I'm not going to say a word, as others are eloquent on this topic:
This illustrates the one item that we cannot put on our Emerging Tech suggestion list, a programmer. Clearly, one of the major divisions that now separates libraries is whether or not they can bring a programmer on board -- this will be what divides libraries in the next few years. The Blybergs and Bissons and Vielmettis of the library world are the newest must-haves, and perhaps they are the new revolutionary technology.
LibraryCrunch - Evolutionary Technology and the Emerging Divide
“More attention is given to librarians’ needs than the needs of those who work intensively with the ILS.” In other words, the tech staff. Libraries have been incredibly reticent when it comes to letting technical people make the technical decisions. The result? Vendors who are given laundry lists of nonsense by folks who really don’t know what they’re asking for.
Libraries should be listening to their IT departments and vetting requests through them. If you don’t have an IT staff, then a part of the solution is reevaluating your staffing needs so that you have some technical people on-board–this can be as simple as canvasing your existing staff, looking for someone who wants to make the move into geekdom. I believe that a coder-on-board sign is simply a characteristic of most 21st century libraries–it’s not enough to employ the best librarians you can find, you need to get passionate, interested techies as well. Ideally, library schools ought to be considering the merits of a CS track. Courses need to be developed that synthesize coding skills with library science. The more technical know-how that is mixed in to their customer-base, the better chance vendors have at getting sensible feature-requests.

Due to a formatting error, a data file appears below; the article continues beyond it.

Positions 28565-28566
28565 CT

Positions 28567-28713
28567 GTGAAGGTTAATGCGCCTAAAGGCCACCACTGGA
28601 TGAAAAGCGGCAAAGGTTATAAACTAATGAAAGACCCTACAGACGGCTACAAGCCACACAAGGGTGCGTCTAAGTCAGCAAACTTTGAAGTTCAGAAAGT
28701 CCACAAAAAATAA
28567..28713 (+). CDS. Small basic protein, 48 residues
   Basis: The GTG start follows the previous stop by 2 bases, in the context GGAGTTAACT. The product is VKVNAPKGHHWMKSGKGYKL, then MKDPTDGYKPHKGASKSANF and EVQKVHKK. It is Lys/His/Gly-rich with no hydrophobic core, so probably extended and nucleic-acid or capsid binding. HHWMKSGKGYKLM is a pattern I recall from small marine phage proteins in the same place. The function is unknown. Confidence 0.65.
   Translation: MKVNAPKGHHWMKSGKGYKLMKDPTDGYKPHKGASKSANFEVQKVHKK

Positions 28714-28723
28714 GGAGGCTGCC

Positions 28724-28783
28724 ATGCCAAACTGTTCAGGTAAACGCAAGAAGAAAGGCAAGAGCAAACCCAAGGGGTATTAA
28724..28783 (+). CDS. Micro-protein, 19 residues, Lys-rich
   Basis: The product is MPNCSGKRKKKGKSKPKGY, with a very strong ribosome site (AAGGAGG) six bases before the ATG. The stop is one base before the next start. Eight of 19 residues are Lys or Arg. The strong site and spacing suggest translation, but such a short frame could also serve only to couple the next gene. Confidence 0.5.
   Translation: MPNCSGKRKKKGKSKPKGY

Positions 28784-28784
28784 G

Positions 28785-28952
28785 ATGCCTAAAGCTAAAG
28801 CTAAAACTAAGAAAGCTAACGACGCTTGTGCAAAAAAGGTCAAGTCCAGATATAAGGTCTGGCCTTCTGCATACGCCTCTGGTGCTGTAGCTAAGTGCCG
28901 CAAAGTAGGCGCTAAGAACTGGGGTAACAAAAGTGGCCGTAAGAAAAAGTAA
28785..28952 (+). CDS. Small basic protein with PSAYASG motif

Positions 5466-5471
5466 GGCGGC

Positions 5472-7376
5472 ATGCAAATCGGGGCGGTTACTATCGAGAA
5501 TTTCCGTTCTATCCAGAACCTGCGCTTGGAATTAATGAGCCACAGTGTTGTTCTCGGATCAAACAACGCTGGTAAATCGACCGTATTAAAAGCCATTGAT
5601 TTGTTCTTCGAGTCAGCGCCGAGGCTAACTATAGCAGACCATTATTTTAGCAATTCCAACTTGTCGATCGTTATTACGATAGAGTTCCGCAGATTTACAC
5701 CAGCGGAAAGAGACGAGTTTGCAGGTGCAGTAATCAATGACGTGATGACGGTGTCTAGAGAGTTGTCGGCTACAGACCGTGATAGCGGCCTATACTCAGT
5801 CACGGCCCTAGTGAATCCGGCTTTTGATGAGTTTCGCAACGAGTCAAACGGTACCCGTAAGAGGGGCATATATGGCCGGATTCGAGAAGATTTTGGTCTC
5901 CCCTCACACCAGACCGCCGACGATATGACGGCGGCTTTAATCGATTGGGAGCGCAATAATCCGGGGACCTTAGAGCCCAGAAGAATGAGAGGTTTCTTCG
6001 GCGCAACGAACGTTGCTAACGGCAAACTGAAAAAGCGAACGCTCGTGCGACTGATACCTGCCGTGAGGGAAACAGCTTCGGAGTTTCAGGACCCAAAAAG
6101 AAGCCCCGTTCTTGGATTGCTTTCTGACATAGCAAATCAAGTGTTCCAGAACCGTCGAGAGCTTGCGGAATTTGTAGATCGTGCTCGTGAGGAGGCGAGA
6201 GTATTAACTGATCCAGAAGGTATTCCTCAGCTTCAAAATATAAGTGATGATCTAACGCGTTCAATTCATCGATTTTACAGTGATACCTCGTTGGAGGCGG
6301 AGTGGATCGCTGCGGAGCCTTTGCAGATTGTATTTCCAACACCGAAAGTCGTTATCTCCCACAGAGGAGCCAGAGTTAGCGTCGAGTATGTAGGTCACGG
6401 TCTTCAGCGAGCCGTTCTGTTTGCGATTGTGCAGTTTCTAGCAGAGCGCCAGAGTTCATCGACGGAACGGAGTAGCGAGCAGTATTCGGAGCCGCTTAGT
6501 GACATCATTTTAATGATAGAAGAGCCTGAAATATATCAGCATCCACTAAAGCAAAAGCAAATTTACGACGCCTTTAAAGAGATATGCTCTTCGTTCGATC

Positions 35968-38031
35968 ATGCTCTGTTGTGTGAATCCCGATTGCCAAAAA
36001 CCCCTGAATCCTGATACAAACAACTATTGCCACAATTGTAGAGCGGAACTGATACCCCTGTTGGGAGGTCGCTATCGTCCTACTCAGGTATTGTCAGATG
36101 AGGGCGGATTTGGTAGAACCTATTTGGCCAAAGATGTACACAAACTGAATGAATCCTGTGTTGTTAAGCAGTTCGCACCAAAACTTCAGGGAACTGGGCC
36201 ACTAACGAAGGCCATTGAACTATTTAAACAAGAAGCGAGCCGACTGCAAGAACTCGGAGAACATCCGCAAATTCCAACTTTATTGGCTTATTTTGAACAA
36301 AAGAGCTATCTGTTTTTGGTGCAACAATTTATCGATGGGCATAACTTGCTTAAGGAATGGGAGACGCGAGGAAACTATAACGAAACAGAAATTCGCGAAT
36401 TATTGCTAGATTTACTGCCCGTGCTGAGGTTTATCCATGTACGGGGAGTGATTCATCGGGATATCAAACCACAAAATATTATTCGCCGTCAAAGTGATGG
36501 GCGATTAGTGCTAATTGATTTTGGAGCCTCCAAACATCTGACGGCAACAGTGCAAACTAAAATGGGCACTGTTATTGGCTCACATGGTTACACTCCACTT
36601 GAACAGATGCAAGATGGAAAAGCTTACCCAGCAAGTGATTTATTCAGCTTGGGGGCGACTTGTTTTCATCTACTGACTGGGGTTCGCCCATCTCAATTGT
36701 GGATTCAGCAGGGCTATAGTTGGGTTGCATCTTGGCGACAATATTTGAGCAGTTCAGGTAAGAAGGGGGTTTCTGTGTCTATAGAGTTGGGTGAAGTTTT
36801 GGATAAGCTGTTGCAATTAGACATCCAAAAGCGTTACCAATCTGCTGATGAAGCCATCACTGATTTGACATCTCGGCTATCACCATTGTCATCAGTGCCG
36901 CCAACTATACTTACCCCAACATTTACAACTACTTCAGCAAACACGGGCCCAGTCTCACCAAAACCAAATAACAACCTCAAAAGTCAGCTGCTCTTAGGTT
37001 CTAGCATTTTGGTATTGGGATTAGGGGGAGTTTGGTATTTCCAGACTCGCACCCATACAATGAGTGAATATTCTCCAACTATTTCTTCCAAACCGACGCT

blyberg.net - The Rime of the Ancient ILS
February 25, 2006 the new library - can it provide new technology-based services?